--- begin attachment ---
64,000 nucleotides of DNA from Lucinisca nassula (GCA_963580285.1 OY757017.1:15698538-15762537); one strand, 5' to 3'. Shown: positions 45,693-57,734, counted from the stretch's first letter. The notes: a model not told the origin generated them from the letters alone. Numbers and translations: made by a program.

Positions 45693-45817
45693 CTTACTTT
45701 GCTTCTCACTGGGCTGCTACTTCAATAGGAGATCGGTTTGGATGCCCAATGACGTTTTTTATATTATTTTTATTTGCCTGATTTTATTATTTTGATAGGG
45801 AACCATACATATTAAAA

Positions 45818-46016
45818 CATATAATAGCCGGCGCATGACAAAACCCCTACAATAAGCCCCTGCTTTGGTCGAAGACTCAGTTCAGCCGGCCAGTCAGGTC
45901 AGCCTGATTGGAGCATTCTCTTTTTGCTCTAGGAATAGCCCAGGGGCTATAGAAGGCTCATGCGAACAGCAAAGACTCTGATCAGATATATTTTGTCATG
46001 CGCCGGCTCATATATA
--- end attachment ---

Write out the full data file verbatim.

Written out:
64,000 nucleotides of DNA from Lucinisca nassula (GCA_963580285.1 OY757017.1:15698538-15762537); one strand, 5' to 3'. Shown: positions 45,693-57,734, counted from the stretch's first letter. The notes: a model not told the origin generated them from the letters alone. Numbers and translations: made by a program.

Positions 45693-45817
45693 CTTACTTT
45701 GCTTCTCACTGGGCTGCTACTTCAATAGGAGATCGGTTTGGATGCCCAATGACGTTTTTTATATTATTTTTATTTGCCTGATTTTATTATTTTGATAGGG
45801 AACCATACATATTAAAA

Positions 45818-46016
45818 CATATAATAGCCGGCGCATGACAAAACCCCTACAATAAGCCCCTGCTTTGGTCGAAGACTCAGTTCAGCCGGCCAGTCAGGTC
45901 AGCCTGATTGGAGCATTCTCTTTTTGCTCTAGGAATAGCCCAGGGGCTATAGAAGGCTCATGCGAACAGCAAAGACTCTGATCAGATATATTTTGTCATG
46001 CGCCGGCTCATATATA